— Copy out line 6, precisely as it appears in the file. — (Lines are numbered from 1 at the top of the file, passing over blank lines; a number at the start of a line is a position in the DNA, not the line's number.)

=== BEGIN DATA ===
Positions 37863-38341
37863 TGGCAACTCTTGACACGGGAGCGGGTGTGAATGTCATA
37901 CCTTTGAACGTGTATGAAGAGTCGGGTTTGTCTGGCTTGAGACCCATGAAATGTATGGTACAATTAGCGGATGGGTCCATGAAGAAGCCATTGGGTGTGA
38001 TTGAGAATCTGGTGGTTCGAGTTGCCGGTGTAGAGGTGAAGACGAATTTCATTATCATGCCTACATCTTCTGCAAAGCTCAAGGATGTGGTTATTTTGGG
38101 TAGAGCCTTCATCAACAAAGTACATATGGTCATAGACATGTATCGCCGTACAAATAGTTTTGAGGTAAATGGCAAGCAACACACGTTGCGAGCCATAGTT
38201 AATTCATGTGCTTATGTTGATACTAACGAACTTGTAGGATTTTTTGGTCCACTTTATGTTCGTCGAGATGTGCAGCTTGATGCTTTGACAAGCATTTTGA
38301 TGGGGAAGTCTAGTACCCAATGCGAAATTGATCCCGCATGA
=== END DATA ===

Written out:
38201 AATTCATGTGCTTATGTTGATACTAACGAACTTGTAGGATTTTTTGGTCCACTTTATGTTCGTCGAGATGTGCAGCTTGATGCTTTGACAAGCATTTTGA